Guest Contributor: Brian Howe
On March 24, 2018, more than five hundred men and women marched through Memphis Tennessee. Most of them had spent a large part of their lives in prison– a combined 3,501 years among them– for crimes they did not commit.
The march was the closing event for the 2018 Innocence Network conference, a gathering of exonorees and lawyers working on behalf of those wrongfully convicted. Exonorees came from every state in the country and from countries across the globe. They marched with attorneys and advocates and family. They held signs demanding change in the system that had wronged them. Demanding accountability. Demanding, at least, public recognition that innocent men and women were being arrested and convicted by agents acting on the public’s behalf.
Just days before the march, the National Registry of Exonerations at the University of Michigan released a review of the 139 people exonerated in 2017. Of them, well over half were initially convicted as the result of official misconduct, such as officers threatening witnesses, lab analysts falsifying results, or exculpatory information being withheld at trial. This misconduct is statistically more likely to occur in wrongful convictions involving black defendants.
In the face of this challenge, reform has often been frustratingly slow. Only a handful of states have reformed their laws to allow for new trials based on faulty science. In most states, the legal barriers to obtaining a new trial based on official misconduct are almost insurmountable. And when exonerations do happen, many states will not provide any compensation for the years or even decades the exonoree lost in prison.
The march in Memphis ended at the Civil Rights Museum— the spot where, almost 50 years earlier to the day, Dr. Martin Luther King Jr. was assassinated. The museum includes a replica of the cell where King wrote his famous “Letter from Birmingham Jail.” Projected on the cell wall is a quote from that letter: “…the Negro’s great stumbling block in his stride toward freedom is not the White Citizen’s Counciler or the Ku Klux Klanner, but the white moderate, who is more devoted to ‘order’ than to justice.”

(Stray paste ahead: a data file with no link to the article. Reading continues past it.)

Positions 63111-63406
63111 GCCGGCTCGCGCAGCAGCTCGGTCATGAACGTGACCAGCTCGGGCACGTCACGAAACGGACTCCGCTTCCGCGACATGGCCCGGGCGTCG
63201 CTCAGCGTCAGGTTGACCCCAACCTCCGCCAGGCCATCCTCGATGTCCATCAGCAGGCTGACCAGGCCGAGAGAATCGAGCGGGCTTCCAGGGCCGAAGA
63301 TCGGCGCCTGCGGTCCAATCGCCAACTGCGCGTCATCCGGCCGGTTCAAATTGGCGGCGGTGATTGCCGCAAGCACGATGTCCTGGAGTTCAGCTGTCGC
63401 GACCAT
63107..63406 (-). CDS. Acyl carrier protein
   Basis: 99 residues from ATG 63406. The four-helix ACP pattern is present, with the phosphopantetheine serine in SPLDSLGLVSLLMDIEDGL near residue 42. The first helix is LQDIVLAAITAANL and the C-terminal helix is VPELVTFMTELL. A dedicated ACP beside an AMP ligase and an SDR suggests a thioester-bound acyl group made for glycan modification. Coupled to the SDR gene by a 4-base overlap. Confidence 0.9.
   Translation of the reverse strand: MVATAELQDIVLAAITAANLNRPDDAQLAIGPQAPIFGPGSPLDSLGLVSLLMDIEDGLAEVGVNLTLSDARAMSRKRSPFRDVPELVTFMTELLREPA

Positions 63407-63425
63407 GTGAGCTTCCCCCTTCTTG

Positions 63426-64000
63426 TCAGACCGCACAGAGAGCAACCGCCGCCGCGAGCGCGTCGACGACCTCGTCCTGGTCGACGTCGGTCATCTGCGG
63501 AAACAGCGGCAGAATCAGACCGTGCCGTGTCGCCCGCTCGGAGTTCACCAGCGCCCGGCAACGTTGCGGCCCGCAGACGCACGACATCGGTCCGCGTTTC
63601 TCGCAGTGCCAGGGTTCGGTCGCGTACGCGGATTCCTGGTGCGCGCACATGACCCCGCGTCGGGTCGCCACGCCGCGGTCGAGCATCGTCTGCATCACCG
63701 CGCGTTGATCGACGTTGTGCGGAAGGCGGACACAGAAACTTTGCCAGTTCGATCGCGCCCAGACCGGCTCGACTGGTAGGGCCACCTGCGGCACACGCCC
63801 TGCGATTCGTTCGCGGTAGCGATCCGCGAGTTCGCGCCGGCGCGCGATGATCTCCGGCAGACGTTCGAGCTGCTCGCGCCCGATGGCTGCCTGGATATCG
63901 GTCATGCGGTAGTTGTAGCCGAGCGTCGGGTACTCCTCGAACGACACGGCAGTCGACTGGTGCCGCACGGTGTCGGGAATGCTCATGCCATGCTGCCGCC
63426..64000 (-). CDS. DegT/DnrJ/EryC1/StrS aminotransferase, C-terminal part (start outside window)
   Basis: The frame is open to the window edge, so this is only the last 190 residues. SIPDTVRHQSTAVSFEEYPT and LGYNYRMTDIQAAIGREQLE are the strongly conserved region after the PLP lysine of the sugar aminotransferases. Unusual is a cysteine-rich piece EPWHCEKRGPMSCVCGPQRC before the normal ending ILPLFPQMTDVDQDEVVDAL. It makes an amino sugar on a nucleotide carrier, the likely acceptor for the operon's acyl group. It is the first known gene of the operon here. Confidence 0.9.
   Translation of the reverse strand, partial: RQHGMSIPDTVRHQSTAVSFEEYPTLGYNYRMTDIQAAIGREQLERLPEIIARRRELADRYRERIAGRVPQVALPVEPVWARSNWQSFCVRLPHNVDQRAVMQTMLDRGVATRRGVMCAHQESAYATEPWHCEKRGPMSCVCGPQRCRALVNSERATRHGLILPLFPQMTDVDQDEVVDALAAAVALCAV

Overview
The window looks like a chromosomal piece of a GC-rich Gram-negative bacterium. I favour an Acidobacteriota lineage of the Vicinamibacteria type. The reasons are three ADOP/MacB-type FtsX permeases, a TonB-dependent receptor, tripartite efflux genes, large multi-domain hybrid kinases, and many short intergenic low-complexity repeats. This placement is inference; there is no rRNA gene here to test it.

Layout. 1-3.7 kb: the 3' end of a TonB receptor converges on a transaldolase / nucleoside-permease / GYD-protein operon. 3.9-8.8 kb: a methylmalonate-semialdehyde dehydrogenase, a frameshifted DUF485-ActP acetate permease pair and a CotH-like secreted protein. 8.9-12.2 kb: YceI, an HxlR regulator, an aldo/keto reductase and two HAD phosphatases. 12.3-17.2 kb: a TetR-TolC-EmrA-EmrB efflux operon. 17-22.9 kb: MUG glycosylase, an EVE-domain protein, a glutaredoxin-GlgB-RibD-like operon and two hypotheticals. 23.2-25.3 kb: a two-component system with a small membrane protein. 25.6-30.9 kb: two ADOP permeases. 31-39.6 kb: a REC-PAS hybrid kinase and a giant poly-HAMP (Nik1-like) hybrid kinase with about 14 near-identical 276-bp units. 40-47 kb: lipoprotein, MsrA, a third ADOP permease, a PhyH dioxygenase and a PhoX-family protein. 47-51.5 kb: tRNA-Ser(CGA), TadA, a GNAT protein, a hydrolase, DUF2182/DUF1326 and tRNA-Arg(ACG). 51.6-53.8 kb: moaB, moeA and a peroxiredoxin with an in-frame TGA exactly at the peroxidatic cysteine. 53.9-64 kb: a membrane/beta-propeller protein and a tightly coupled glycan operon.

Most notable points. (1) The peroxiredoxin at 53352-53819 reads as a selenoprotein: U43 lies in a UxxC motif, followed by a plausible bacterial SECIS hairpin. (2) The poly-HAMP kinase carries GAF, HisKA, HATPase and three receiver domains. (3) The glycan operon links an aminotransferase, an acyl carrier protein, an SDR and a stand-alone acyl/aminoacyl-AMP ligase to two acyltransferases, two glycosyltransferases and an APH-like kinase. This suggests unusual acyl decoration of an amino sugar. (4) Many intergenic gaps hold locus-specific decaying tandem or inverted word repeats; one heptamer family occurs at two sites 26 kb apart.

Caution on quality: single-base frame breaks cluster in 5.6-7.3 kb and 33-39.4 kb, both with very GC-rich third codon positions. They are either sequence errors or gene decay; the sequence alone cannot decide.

The men and women marching in Memphis are living proof that Americans cannot value “order” in the current criminal justice system while faulty procedures continue to put innocent people in prison. Exonerations are not proof that, given time, the criminal justice system eventually works. The men and women marching in Memphis were not freed by post-conviction mechanisms that inevitably produce just results and correct mistakes. They are only free by luck and happenstance. In some cases, a new witness happened to come forward. In others, a new test became available and the original evidence survived to be tested. For some, police reports that were hidden during their conviction happened to be found.
Every exoneration is exceptional. Wrongful convictions are routine. For every man and women exonerated, many more remain behind in prison.
In response to criticisms that direct action was ineffective and counterproductive, Dr. King denied that direct action was the true source of tension:
“We merely bring to the surface the hidden tension that is already alive. We bring it out in the open, where it can be seen and dealt with. Like a boil that can never be cured so long as it is covered up but must be opened with all its ugliness to the natural medicines of air and light, injustice must be exposed, with all the tension its exposure creates, to the light of human conscience and the air of national opinion before it can be cured.”
Our criminal justice system will not be truly just until we correct the systemic prejudices and errors that produce wrongful convictions. And we cannot correct the problem until it is fully acknowledged. The March in Memphis was one small but valuable step towards that goal.
Brian Howe is currently a staff attorney at the Ohio Innocence Project (OIP) and professor at the University of Cincinnati College of Law. Click here to learn more about OIP.